One portion of the essay that interested me was when Pederson said: “the boundary between the groups is always malleable, sometimes invisible, and frequently breached. So delicate is the line that separates the two groups that one begins to believe that, as in Thomas, it might be entirely imaginary” (Pederson 147). Implying that the distinction between the groups “might be entirely imaginary” reveals that the distinctions between who is Elect and who is Preterite would be solely humanly manufactured. It is simply an illusion. Yet these distinctions became a part of the social norms of society in which a majority of the people believe there has to be someone who is rewarded and someone who is punished. It is these societal norms which drive people to a paranoiac state of self-policing themselves. As we talked about in class They utilizes the power of monitoring to control the Preterite. Even those who are not monitored by Them may still believe they are being and then conform to the Elect’s rules.

To expand upon Pederson’s essay further I think may have analyzed the following passage: “It must change radically the nature of our faith. To ask that we keep faith in Their mortality, faith that They also cry, and have fear, and feel pain, faith They are only pretending Death is Their servant –faith in Death as the master of us all” (Pynchon 549). Here the speaker is asserting that in order to combat Them we must have faith that They are susceptible to the same weaknesses we are. When applying this thinking there really aren’t many differences between Them and Us. This faith places the Elect and Preterite on an equal playing field, which Pederson suggests is what Pynchon was trying to do all along. Perhaps this quote is supposed to be read by those who believe in such distinctions to show them that these distinctions are only self-made, not predetermined. Hiding behind the distinctions which the elect established, They also pretends that they control death over the Preterite, but in truth this is not the case, because Death is the shared fate of everyone. Even those who think they are invincible will inevitably be pulled by the gravity of their mortality.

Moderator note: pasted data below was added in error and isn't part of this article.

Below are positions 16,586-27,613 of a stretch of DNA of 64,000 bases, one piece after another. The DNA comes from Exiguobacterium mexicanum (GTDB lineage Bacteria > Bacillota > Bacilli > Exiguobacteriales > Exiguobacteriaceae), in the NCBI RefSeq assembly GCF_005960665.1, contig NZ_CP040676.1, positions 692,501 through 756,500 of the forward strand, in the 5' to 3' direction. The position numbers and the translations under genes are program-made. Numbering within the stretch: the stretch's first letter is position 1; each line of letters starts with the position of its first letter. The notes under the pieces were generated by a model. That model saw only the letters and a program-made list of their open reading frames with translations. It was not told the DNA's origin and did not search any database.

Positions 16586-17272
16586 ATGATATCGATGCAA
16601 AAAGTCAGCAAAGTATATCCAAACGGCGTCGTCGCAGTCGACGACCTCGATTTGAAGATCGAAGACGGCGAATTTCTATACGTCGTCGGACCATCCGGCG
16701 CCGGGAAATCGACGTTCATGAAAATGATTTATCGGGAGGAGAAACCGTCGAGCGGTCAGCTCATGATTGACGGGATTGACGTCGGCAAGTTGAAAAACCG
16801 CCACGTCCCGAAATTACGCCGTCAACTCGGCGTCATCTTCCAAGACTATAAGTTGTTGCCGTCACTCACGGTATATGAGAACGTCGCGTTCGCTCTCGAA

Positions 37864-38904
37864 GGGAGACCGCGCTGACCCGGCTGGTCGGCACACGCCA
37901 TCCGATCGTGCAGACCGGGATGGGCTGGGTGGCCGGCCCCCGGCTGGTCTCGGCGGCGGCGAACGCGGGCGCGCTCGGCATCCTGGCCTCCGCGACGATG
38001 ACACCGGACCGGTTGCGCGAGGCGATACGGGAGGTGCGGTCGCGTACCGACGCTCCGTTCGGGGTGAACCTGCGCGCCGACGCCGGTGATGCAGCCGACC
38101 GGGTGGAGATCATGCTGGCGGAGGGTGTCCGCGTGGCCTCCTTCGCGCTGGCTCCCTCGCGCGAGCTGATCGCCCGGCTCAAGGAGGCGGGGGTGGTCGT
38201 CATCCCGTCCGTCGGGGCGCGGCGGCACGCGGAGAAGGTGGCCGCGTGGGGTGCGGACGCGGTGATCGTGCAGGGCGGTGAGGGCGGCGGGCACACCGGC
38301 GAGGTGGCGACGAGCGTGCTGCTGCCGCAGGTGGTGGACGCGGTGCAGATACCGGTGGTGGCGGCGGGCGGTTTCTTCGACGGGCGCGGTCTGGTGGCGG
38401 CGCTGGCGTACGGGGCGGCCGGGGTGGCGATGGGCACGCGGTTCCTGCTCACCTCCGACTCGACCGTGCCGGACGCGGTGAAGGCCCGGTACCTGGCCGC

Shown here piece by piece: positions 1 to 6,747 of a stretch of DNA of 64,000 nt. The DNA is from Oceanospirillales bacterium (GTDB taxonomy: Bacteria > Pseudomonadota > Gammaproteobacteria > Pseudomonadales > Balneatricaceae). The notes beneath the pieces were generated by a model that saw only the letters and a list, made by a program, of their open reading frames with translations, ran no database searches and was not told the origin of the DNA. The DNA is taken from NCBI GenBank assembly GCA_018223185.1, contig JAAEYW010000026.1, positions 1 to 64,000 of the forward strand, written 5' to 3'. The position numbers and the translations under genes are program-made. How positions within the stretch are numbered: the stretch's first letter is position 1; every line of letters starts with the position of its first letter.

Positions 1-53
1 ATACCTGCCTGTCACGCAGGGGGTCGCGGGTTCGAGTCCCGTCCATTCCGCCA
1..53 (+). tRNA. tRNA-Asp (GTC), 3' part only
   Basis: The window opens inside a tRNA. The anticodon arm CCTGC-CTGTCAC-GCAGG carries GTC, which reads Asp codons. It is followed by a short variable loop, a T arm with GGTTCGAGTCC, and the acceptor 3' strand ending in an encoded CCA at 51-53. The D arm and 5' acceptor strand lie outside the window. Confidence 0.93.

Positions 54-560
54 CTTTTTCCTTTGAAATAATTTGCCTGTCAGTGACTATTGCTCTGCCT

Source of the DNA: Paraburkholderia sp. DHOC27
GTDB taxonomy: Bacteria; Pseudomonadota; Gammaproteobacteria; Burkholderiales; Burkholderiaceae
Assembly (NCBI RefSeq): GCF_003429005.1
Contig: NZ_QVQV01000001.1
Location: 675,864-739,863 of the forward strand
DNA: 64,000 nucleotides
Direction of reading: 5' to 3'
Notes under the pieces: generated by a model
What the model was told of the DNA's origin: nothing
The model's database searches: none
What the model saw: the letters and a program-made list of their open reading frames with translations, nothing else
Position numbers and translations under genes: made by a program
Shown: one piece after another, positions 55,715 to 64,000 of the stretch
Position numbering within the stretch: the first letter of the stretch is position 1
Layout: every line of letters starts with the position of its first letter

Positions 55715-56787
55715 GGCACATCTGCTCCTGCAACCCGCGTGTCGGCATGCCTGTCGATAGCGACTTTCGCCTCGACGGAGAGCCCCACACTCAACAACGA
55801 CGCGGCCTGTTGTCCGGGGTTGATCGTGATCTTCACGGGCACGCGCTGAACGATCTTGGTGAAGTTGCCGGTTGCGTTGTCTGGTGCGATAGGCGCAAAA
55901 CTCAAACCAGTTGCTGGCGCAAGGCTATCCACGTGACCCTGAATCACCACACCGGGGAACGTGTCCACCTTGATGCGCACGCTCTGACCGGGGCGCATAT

For me, Pederson’s essay clarified the significance behind the theme of Elect vs. Preterite. It explained a new perspective on the relationship between the two categories beyond the typical 1% elite controlling the Preterite majority. While the theme of Preterite vs. Elect is important in the novel, its significance does not lie with who falls into which category, but in the realization that these categories don’t matter, because everyone is inevitably placed on the same equal level, challenged to understand the world around them.


 Pederson, Joshua, “The Gospel of Thomas (Pynchon): Abandoning Eschatology in Gravity’s

Rainbow,” Religion and the Arts 14 (2010): 139-160.

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2 Responses to Pynchon’s Rocket Gospel

  1. talarico4 says:

    I thought you did a great job to interpret Pederson’s essay, and to connect it to Pynchon’s novel. This post was very helpful as well in understanding the preterite vs. the elect, and what Pynchon was trying to get at with this novel. Great post!

  2. elizabeth829 says:

    I really like the theories you are working with in this post. I am very interested in the tie-in between religion and paranoia that’s so present in the novel as I feel that the two themes are usually directly connected. The paranoia created in the elect that they are on “God’s list” so to speak leads them to take control over the preterite, which creates paranoia among the preterite that they are constantly being controlled, watched, and threatened by Them. One way that I think Pynchon makes it known that the classes are nonexistent is that at times throughout the novel there is mention of higher powers controlling the scientists in the White Visitation as much as those scientists control their subjects and lab rats. There is, no matter what character is in focus, or what scene is taking place, always the presence of those dark, hooded figures on the hill, which Pynchon probably uses to represent the sense of paranoia that everyone feels rather than an actual group of Them or higher authority.